No Moral Victories
OJ Mayo’s tough road to success
by Tracy Weissenberg
I remember the first time I interviewed OJ Mayo. It was December of last season and the Grizzlies had begun to right the ship after a 1-8 start. The team came off a 110-105 loss against Boston and I asked if, despite the loss, there were some auspicious signs from the effort.
“We accept no moral victories,” he said.
Every time I watch Mayo play, I remember that quote.
Fast forward over a year later and the Grizzlies have clawed their way into the heart of the postseason. With a roster in which nearly every player has something to prove, the Grizzlies have done it their own way. As the last seed in the West, the team faced no pressure or expectations from rank or legacy. The franchise had never won a single playoff game, let alone series. As the Grizzlies would go on to show, sometimes it is easier to win when you have nothing to lose.
While the Grizzlies defeated the No. 1 Spurs to taste uncharted success, the team’s situation greatly diverges from that of their third year shooting guard. In a year that brought OJ Mayo a barrage of bad fortune—by both fate and fault—it is easy to forget the future the public had mapped out for him only a few years before his entry into the NBA.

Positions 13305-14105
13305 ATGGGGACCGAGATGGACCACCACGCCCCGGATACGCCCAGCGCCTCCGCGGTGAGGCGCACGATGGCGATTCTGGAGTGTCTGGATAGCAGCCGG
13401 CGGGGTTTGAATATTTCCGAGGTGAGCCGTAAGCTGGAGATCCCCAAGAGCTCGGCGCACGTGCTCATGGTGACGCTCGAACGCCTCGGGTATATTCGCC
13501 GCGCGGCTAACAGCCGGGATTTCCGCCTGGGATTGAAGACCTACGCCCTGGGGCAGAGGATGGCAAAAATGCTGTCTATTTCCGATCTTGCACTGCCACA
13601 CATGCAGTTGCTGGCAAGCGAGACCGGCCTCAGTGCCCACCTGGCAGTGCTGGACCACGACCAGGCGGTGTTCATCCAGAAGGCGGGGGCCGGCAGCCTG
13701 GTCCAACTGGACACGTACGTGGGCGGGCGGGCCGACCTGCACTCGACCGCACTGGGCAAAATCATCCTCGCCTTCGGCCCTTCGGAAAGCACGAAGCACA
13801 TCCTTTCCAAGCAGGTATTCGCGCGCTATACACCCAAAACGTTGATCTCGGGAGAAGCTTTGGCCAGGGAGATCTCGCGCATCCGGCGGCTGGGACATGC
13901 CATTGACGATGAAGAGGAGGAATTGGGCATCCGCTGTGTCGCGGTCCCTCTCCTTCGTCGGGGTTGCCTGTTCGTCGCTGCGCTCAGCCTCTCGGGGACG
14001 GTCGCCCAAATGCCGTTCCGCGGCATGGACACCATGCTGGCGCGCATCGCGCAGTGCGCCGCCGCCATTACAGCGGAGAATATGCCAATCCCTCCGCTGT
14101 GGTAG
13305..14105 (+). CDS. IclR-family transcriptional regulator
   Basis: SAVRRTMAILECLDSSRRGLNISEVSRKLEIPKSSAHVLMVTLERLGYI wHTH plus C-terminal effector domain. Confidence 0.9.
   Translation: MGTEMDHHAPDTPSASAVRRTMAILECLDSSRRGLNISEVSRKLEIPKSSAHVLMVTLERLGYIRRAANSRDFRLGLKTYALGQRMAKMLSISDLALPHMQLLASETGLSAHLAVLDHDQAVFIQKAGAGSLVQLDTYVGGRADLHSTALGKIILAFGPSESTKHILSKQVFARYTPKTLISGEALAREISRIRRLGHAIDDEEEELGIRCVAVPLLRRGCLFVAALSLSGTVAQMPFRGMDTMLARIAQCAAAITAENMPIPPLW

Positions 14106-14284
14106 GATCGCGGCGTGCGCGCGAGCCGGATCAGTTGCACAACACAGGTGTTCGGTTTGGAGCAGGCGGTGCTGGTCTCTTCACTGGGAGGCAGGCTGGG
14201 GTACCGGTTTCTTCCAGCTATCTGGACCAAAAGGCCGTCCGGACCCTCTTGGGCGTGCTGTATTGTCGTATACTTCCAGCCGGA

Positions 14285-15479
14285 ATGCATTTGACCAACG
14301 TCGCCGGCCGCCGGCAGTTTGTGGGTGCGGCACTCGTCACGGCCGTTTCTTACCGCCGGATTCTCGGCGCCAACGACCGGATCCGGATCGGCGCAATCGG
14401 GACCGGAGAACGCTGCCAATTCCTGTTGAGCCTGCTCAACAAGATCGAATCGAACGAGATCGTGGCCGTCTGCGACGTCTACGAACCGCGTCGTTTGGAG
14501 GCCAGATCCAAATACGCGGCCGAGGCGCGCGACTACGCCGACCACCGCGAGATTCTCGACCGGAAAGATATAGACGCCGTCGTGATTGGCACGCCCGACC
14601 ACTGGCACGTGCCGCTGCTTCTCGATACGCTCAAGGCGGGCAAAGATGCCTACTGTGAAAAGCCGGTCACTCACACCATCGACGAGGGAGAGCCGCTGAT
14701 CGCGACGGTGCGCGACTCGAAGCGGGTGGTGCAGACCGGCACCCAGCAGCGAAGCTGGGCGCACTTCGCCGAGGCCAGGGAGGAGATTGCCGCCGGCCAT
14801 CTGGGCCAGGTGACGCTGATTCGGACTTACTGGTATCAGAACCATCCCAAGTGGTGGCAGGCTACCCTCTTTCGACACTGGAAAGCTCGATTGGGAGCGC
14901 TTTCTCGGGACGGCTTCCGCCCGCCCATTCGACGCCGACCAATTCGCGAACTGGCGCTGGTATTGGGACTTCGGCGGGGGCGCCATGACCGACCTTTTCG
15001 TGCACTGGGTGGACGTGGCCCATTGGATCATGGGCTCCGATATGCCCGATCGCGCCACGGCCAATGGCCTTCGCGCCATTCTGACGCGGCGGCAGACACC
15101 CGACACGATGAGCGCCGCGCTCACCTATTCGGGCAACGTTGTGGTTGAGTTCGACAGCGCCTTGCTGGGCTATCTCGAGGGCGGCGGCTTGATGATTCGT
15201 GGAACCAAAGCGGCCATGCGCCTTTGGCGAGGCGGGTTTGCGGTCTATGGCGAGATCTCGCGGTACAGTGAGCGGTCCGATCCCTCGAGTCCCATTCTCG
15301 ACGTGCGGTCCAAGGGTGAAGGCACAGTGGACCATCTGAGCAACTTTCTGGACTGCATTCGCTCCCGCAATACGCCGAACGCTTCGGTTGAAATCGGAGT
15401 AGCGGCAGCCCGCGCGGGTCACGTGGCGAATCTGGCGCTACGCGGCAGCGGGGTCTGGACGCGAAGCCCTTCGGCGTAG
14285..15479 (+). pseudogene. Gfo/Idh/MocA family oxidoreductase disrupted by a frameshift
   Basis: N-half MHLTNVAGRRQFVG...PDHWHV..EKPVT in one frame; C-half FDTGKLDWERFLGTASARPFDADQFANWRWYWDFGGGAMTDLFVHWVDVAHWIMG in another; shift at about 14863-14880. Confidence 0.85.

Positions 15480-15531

Mayo, once saddled by expectations based on talent and early success, has dealt with a sequence of disappointments that seemed to continue coming without reprieve.
Somehow, despite a list of well publicized events that I’d rather not dredge up, he has emerged to reach a place he isn’t even supposed to be. If he was traded to the Pacers at the deadline—like all reports indicated—then perhaps the Grizzlies wouldn’t be a story of success and Mayo one of redemption.
This postseason, Mayo has transformed into a barometer for toughness. His defense against the Thunder shows his growth as a basketball player. His ability to stay focused despite disappointments on the court, off the court and in his role is a testament to a professionalism he showed once reality fell short of expectations.
Perhaps the toughest thing Mayo has done all year—on the court at least—is step up to the plate when Lionel Hollins put him in the starting lineup facing elimination in Game 6. The Grizzlies needed someone to space the floor, and after a season and postseason of coming off the bench, Mayo would need to reclaim the aggressiveness of a scorer and push aside the adaptability he learned as a role player.
He finished the night with 16 points on 6-12 shooting, including 4 rebounds and 4 steals. Oklahoma City’s defense had to respect the added shooter on the floor, which opened up the game and lanes for everyone else. The Grizzlies came away with the win and evened the series.
While everything in life is relative and everyone deals with his or her own set of hardships, Mayo’s are public, and it is easy to see something in him that won’t let him quit. Perhaps that’s what’s so special about the Grizzlies’ postseason. Memphis, a team to which success never came easy, is finally able to make winning look that way. And OJ Mayo, a player to which everything seemingly came easy, is providing a blueprint on how to bounce back.
As Mayo had said long before he faced the tribulations of the 2010-11 season, there is no use seeking moral victories. Only the satisfaction of real ones.